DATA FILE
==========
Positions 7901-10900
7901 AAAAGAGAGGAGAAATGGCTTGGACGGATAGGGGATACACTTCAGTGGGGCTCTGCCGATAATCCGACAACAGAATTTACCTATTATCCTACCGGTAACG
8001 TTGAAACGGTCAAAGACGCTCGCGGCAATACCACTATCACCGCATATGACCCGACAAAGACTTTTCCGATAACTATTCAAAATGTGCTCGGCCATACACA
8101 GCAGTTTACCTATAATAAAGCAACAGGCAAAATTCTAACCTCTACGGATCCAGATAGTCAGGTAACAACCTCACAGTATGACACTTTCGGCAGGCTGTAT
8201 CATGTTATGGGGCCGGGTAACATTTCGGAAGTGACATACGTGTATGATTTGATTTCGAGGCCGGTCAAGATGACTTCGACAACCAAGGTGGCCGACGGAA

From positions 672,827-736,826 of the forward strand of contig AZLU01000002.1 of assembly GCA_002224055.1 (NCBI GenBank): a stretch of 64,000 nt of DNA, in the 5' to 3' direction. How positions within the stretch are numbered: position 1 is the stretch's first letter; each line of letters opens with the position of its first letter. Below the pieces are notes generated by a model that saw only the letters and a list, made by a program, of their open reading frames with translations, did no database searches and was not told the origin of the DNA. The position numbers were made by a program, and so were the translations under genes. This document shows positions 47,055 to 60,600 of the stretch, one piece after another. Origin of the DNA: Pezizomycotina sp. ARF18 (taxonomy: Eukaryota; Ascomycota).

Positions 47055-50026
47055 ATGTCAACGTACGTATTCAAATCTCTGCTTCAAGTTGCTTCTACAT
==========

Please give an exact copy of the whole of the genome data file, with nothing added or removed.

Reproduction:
Positions 7901-10900
7901 AAAAGAGAGGAGAAATGGCTTGGACGGATAGGGGATACACTTCAGTGGGGCTCTGCCGATAATCCGACAACAGAATTTACCTATTATCCTACCGGTAACG
8001 TTGAAACGGTCAAAGACGCTCGCGGCAATACCACTATCACCGCATATGACCCGACAAAGACTTTTCCGATAACTATTCAAAATGTGCTCGGCCATACACA
8101 GCAGTTTACCTATAATAAAGCAACAGGCAAAATTCTAACCTCTACGGATCCAGATAGTCAGGTAACAACCTCACAGTATGACACTTTCGGCAGGCTGTAT
8201 CATGTTATGGGGCCGGGTAACATTTCGGAAGTGACATACGTGTATGATTTGATTTCGAGGCCGGTCAAGATGACTTCGACAACCAAGGTGGCCGACGGAA

From positions 672,827-736,826 of the forward strand of contig AZLU01000002.1 of assembly GCA_002224055.1 (NCBI GenBank): a stretch of 64,000 nt of DNA, in the 5' to 3' direction. How positions within the stretch are numbered: position 1 is the stretch's first letter; each line of letters opens with the position of its first letter. Below the pieces are notes generated by a model that saw only the letters and a list, made by a program, of their open reading frames with translations, did no database searches and was not told the origin of the DNA. The position numbers were made by a program, and so were the translations under genes. This document shows positions 47,055 to 60,600 of the stretch, one piece after another. Origin of the DNA: Pezizomycotina sp. ARF18 (taxonomy: Eukaryota; Ascomycota).

Positions 47055-50026
47055 ATGTCAACGTACGTATTCAAATCTCTGCTTCAAGTTGCTTCTACAT